Jackie Chambers continues to submit photographs from her recent trip to South Africa. Thanks again for an image and write-up! Jackie writes:
Augea capensis has the distinction of being the only member of the genus Augea. This interesting plant can be found growing in disturbed soils of Namaqualand, as well as the drier parts of the Northern Cape province. It can also be found in arid regions of South Africa’s Western Cape province and Namibia. A tough plant, it can tolerate not only hot and dry conditions, but also high levels of salt. This trait is shared by other members of the Zygophyllaceae.
A low growing shrub, Augea capensis can reach up to 50 cm in height, and has pale yellow swollen stems. The yellow-green leaves are succulent, cylindrical and smooth, measuring about 3-4cm long. The white flowers have 5 petals.
At first glance, the immature fruits can easily be mistaken for leaves. Fruits are cylindrical, about 2cm long and turn yellow when ripe. They produce a large amount of seed, which can be a valuable food source for many animals during periods of prolonged drought. Some reports state that the leaves may also be eaten, and they are said to have a salty flavour. Augea capensis is also a favourite food of southern African whistling rats, Parotomys brantsii and Parotomys littledalei.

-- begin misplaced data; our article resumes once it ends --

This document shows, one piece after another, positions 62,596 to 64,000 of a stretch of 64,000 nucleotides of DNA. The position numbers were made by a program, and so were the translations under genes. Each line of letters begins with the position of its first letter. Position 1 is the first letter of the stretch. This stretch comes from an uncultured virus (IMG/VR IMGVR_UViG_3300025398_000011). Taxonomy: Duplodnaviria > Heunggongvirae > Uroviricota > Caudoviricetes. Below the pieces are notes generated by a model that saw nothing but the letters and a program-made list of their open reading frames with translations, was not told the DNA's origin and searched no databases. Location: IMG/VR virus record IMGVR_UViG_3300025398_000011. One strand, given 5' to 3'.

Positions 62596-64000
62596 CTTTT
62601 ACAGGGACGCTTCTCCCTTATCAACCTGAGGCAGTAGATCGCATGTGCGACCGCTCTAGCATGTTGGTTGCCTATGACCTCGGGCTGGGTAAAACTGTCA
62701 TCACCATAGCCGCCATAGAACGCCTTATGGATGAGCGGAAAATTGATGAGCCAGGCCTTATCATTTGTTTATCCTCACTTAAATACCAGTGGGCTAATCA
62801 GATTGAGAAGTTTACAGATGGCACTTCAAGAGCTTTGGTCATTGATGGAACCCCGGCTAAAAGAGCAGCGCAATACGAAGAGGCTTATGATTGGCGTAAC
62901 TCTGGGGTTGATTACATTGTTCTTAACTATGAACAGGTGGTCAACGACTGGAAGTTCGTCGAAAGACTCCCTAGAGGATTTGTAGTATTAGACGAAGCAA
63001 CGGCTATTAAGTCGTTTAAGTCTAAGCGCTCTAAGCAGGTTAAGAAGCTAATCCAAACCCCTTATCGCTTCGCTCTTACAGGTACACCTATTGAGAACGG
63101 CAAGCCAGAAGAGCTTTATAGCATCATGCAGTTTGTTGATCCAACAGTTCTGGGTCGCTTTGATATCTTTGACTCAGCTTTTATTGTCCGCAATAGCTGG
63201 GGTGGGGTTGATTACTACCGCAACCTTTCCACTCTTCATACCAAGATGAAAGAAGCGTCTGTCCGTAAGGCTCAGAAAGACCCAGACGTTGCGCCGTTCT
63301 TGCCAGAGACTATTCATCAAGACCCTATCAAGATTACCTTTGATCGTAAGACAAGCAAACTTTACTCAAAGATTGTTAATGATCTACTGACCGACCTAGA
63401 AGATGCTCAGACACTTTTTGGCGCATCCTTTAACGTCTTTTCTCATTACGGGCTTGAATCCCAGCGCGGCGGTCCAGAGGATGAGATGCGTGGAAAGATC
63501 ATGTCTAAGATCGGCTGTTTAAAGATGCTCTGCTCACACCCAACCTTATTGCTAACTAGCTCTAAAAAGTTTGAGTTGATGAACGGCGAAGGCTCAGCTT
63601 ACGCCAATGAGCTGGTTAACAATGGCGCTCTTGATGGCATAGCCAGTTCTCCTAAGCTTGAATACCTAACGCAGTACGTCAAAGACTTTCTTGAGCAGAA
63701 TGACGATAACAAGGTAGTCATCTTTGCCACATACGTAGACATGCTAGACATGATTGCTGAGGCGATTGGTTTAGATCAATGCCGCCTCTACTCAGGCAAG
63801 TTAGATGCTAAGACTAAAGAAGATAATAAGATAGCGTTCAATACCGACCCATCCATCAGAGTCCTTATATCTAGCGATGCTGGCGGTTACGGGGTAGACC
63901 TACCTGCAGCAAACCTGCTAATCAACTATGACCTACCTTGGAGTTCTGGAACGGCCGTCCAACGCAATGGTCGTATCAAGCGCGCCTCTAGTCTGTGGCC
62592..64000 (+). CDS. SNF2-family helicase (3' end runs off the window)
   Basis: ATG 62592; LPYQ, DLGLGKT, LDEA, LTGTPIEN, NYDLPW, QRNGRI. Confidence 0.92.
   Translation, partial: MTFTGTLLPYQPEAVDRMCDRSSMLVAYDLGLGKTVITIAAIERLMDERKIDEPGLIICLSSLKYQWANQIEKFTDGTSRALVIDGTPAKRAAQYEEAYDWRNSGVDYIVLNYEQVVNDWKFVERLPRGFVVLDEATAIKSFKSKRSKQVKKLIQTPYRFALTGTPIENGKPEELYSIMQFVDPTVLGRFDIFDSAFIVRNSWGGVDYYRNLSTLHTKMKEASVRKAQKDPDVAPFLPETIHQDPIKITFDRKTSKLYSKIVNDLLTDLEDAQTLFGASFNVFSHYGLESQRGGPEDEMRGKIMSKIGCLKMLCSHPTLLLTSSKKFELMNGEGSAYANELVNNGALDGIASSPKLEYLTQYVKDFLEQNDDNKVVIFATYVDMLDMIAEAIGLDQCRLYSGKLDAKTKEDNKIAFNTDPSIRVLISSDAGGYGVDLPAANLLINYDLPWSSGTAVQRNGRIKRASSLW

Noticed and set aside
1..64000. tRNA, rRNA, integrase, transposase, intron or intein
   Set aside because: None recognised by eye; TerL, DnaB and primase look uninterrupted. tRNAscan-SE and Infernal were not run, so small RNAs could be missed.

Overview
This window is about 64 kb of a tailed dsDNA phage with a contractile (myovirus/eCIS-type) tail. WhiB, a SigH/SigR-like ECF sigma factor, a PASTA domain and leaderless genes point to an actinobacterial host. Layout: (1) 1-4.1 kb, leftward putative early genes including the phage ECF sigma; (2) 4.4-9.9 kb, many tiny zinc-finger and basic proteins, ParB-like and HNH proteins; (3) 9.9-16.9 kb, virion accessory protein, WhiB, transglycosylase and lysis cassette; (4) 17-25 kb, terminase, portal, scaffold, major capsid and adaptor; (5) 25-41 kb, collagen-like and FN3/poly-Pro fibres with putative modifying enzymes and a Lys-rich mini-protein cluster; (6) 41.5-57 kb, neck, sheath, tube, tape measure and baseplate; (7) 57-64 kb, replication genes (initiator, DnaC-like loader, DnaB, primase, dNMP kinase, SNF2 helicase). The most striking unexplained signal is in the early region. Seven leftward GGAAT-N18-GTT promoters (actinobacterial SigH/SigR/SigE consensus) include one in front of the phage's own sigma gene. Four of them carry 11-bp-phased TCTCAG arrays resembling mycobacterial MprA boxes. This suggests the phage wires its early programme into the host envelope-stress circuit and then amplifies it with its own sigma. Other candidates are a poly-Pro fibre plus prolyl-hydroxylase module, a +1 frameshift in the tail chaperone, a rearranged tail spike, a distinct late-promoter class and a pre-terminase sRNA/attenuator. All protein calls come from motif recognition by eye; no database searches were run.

The plant is named after a German gardener and plant collector, Johannes Andreas Auge (1711-1805). Auge was an employee of the Botanical Garden at Leiden; in 1747 he moved to South Africa and worked in the garden of the Dutch East India Company in Cape Town. He traveled the country and collected plants with Carl Peter Thunberg, a Swedish naturalist and student of Linnaeus. It was Thunberg who named Augea capensis in honour of Johannes Auge. Read more about the life of Auge via Aluka.